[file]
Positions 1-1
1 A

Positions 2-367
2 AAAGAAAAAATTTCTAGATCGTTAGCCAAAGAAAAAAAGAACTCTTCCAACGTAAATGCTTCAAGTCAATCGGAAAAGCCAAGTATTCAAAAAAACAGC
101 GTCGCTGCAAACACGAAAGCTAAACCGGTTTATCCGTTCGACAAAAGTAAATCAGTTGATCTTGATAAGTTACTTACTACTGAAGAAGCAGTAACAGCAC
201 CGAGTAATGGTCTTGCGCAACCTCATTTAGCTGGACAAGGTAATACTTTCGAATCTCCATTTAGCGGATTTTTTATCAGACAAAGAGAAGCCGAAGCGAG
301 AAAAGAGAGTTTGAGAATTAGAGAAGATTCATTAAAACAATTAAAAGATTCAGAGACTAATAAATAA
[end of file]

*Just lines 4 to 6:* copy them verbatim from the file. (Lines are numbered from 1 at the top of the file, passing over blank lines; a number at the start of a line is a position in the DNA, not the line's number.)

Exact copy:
2 AAAGAAAAAATTTCTAGATCGTTAGCCAAAGAAAAAAAGAACTCTTCCAACGTAAATGCTTCAAGTCAATCGGAAAAGCCAAGTATTCAAAAAAACAGC
101 GTCGCTGCAAACACGAAAGCTAAACCGGTTTATCCGTTCGACAAAAGTAAATCAGTTGATCTTGATAAGTTACTTACTACTGAAGAAGCAGTAACAGCAC
201 CGAGTAATGGTCTTGCGCAACCTCATTTAGCTGGACAAGGTAATACTTTCGAATCTCCATTTAGCGGATTTTTTATCAGACAAAGAGAAGCCGAAGCGAG